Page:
The problems entrepreneurs face can rarely be neatly compartmentalized as this or that, with right or wrong solutions.  The environment in which entrepreneurs operate is too fast changing and the future too uncertain.  These are what Rittel and Webber described wicked problems in their 1973 article in Popular Science with the following characteristics:

  1. Articulating a problem statement with finite boundaries can seem impossible because the situation is highly fluid.
  2. The search for a solution has no discernible finish line. There is always more to be done.
  3. Solutions not binary, right or wrong, answers but instead involve trade-offs with varying degrees of good and bad.
  4. Solutions cannot be tested for efficacy or a definite causal relationship; too many outside factors also influence the outcomes.
  5. The solutions to wicked problems subject to a sort of uncertainty principle that frustrates learning by trial and error.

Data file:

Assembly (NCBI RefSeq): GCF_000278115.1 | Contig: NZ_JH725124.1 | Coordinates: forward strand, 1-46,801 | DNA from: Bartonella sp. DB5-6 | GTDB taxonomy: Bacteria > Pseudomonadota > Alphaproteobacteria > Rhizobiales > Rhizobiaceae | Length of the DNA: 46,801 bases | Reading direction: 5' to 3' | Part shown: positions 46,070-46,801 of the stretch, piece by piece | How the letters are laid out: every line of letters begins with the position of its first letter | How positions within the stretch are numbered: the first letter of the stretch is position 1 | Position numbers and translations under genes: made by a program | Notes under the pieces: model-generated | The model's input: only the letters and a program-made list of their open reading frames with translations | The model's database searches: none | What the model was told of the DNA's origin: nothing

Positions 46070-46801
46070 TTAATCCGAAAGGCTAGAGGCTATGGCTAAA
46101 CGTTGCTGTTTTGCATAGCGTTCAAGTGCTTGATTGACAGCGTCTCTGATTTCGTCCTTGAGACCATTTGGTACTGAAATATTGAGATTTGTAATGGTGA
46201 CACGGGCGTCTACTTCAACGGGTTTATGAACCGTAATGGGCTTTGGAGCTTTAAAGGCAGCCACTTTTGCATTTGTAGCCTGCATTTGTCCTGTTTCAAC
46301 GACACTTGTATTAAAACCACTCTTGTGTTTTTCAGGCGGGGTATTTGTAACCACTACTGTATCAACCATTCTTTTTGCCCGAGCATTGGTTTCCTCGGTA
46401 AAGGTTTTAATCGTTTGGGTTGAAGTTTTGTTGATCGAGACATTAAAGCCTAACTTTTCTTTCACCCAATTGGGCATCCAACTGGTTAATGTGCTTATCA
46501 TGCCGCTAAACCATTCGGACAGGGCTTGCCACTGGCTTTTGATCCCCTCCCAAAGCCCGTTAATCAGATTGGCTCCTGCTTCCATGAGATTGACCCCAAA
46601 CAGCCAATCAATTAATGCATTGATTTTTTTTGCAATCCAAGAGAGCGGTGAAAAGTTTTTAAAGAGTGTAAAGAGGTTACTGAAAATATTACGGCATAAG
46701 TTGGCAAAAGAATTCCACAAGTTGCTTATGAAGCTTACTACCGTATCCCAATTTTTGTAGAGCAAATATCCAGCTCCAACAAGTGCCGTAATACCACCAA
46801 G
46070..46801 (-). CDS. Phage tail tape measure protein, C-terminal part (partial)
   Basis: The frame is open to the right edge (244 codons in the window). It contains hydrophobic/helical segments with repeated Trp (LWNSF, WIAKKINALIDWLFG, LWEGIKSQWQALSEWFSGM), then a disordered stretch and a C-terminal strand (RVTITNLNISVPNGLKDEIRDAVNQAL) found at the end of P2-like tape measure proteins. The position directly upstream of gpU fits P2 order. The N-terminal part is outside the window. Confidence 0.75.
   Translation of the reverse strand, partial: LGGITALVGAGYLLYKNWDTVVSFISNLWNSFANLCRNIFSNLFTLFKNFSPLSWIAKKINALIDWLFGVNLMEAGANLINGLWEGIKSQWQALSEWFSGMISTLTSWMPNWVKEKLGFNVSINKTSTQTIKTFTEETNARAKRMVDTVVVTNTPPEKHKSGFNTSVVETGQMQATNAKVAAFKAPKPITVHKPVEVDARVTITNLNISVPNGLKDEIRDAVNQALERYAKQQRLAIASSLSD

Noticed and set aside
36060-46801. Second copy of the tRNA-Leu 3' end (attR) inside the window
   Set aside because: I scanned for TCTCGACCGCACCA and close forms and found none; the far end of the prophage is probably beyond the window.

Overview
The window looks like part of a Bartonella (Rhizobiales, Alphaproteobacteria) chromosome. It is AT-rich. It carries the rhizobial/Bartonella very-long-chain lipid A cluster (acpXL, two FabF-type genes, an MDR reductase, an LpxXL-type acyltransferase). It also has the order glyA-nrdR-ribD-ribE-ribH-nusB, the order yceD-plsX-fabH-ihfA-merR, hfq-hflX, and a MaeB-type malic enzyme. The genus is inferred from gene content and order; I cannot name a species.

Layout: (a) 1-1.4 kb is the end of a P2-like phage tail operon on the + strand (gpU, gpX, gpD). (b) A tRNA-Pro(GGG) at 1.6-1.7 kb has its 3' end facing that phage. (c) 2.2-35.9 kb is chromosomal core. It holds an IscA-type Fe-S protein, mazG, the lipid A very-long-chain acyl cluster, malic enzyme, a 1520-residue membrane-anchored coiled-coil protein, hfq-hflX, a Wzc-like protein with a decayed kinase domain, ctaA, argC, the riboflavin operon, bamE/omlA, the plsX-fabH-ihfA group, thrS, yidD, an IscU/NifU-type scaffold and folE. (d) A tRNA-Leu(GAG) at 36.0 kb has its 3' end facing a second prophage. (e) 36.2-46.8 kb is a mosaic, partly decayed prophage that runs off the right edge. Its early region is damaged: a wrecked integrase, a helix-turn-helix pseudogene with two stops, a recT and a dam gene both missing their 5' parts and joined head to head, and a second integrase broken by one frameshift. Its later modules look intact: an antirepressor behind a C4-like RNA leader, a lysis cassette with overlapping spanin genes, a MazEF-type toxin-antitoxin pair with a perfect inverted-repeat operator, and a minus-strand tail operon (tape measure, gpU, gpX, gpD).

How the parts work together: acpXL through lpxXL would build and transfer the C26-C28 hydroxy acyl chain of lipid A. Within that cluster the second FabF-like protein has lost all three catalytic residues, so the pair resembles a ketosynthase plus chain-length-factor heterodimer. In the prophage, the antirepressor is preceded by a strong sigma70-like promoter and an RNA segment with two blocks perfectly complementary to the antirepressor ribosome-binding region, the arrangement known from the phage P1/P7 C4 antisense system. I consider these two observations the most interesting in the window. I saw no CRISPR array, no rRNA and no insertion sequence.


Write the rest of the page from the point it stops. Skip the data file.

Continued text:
6. Wicked problems do not have a mutually exclusive, collectively exhaustive set of potential solutions.
  7. While analogs and antilogs provide valuable references, every wicked problem is essentially unique, with no clear precedent for a solution.
  8. Every wicked problem is entwined with other problems in an interdependent web, all without any one root cause.
  9. Discrepancies in representation and disagreement arise from the differing perspectives and value systems of all the stakeholders with an interest in the problem.
  10. The stakes are high and consequences nontrivial for those trying to solve these problem.